Yesterday I outlined 3 views on "what FC is," yet there were some obvious differences. If I can call a token money system using big random numbers as FC, and the academics say that FC is crypto applied to banking problems, then we have a conflict. Banks don't buy random numbers! Which then is the more useful view?
I shall answer this by elimination, and in the process, debunk the 'bank' view. Mostly because it is easier to do that than to prove the alternate!
Firstly, banks do not buy crypto. What they buy is security. They buy secure systems from reputable suppliers, all of them called IBM. (Remember SET?) So whatever it is that banks do, that could be FC but it isn't crypto.
Banks buy systems and processes. Sometimes those systems have some crypto in them, and sometimes not. IBM are experienced in creating a complete process, and if their architecture calls for crypto, then that's what will be in there. But, it's entirely optional, it all depends on the requirements.
This is because applications are driven top-down. Requirements are laid out and they are driven down through various layers, with each layer attempting to cover as much as possible. By the time we get down to the murky depths of crypto, most all decent architects would be somewhat depressed if their crypto needs were exotic. As well as potentially out of a job; any architects who started out thinking about crypto would be totally irresponsible. Systems are built to requirements, not cool formulas.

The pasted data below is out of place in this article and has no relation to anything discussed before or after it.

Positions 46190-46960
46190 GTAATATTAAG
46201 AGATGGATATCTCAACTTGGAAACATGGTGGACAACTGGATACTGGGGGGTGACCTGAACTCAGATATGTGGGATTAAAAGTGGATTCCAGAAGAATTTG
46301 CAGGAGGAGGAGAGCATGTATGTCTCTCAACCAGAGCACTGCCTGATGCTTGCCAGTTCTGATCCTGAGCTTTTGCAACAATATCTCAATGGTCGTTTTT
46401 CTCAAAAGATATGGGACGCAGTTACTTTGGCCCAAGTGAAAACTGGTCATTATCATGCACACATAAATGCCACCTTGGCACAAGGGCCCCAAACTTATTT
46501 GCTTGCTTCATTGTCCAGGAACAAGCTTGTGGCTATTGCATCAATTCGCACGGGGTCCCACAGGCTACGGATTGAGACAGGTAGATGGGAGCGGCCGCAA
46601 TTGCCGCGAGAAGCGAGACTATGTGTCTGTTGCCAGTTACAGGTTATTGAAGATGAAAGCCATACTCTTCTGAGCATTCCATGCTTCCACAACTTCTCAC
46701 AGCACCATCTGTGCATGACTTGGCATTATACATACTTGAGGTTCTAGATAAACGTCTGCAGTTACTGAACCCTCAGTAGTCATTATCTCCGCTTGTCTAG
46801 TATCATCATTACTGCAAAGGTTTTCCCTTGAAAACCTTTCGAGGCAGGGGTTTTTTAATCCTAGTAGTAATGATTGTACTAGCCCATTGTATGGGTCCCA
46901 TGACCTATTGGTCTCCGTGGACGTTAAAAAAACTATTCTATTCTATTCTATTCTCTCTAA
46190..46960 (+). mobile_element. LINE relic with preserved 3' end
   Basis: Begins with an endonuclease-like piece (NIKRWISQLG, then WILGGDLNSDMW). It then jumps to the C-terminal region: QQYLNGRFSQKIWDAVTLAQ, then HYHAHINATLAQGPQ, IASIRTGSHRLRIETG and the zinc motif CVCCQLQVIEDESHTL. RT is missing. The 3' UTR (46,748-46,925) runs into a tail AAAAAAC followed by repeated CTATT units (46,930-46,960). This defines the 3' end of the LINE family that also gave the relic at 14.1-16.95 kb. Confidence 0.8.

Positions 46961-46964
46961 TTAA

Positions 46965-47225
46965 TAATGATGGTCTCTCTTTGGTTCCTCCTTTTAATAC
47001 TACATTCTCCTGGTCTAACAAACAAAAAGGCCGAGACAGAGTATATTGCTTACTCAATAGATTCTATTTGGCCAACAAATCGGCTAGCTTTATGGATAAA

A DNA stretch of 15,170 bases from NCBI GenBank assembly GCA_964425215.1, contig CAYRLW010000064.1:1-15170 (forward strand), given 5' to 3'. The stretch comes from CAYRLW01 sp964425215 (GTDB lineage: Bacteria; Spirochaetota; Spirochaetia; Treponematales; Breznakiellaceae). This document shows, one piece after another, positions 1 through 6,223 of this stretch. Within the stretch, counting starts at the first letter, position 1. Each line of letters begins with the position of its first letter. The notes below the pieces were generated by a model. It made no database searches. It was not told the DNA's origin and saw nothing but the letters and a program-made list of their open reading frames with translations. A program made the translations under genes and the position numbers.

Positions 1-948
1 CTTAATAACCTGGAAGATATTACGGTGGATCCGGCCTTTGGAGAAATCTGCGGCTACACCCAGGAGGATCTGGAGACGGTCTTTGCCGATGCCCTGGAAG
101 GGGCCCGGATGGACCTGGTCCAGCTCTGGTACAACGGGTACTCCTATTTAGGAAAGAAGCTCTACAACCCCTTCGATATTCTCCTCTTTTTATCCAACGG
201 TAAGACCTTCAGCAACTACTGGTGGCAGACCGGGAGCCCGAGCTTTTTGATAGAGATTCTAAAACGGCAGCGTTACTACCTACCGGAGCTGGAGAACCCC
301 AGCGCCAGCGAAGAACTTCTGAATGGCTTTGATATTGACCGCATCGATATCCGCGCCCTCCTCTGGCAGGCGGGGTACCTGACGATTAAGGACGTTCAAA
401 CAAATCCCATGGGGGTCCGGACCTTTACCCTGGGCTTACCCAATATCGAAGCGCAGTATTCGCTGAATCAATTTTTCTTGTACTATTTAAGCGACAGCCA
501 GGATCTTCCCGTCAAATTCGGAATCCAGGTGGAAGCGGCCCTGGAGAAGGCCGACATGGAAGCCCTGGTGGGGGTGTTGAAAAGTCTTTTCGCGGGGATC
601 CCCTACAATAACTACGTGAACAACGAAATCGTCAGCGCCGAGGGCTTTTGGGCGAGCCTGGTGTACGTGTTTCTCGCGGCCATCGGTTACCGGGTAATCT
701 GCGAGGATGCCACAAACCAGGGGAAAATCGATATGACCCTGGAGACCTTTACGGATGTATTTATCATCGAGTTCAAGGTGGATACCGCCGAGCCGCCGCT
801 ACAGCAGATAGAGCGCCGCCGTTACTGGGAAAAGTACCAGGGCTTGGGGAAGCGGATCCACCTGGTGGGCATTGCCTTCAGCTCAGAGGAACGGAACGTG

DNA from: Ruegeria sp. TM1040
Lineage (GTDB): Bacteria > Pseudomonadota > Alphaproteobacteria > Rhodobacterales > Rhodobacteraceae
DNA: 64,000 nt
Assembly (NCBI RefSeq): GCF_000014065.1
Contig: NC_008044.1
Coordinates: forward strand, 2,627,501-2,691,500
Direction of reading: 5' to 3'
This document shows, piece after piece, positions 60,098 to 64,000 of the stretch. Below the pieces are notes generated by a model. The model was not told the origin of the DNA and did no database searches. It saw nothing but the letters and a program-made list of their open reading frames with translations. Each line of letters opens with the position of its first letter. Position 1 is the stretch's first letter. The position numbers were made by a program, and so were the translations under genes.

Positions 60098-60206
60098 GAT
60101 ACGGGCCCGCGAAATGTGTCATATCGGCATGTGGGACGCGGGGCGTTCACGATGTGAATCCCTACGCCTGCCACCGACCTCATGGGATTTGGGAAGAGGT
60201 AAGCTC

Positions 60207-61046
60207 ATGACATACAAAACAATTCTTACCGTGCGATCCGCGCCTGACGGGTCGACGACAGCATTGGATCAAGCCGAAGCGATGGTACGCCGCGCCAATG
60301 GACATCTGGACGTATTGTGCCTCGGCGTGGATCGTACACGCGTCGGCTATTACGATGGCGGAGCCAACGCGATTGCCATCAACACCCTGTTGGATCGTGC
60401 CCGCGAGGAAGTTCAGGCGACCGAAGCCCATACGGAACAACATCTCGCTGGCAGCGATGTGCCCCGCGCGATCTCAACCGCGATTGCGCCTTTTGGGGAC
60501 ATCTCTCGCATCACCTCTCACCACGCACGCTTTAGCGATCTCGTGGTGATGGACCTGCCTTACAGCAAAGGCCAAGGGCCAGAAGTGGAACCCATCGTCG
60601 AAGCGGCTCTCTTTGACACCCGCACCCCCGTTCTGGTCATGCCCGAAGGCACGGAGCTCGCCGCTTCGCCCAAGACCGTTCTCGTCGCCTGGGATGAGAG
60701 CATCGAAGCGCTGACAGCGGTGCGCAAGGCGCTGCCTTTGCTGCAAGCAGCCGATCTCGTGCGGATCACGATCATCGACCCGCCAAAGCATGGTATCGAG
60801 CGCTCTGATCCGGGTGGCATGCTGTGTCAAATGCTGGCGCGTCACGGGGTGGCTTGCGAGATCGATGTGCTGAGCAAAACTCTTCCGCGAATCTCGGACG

Further, even when we get to adding in some crypto, the quantity in any given system is generally quite low. Maybe about 1% of the lines of code in a software system. (If the key exchange stuff is done properly, a couple of pages in the manual.) So, what's all the fuss about?
Finally, there is a further problem with banks - they don't do anything that other banks aren't doing. This chicken&egg problem is called 'herding' and it's an economics term of art. From this, we can conclude that banks don't do exotic crypto.
Which leaves us where? If FC is crypto as applied to banking systems, we've got some real issues in making that 'interesting': It's small. It's bottom-up. It's not sellable and it's not wanted. It's also not professionally responsible.
(Which all to a large extent explains the rise and fall of companies like DigiCash. But that's off the topic.)
It is in fact far far better to say that FC has nothing to do with the banks. The key is to turn all that around and look at other opportunities. Payment systems run by non-banks are fruitful applications. (And by non-banks I mean not-anything-like-banks.) Non-payment systems run by anyone are also important - think about trading, contract formation, reputational systems, identity, and new methods of accounting.
Or, consider it this way. The reputational auctions that Paypal helped, otherwise known as eBay, were as interesting as the payments. A large part of that success was because there wasn't a bank involved, as seen by the consistent exits by the banks.
(Next: Start from the top.)Posted by iang at March 1, 2005 01:14 AM | TrackBack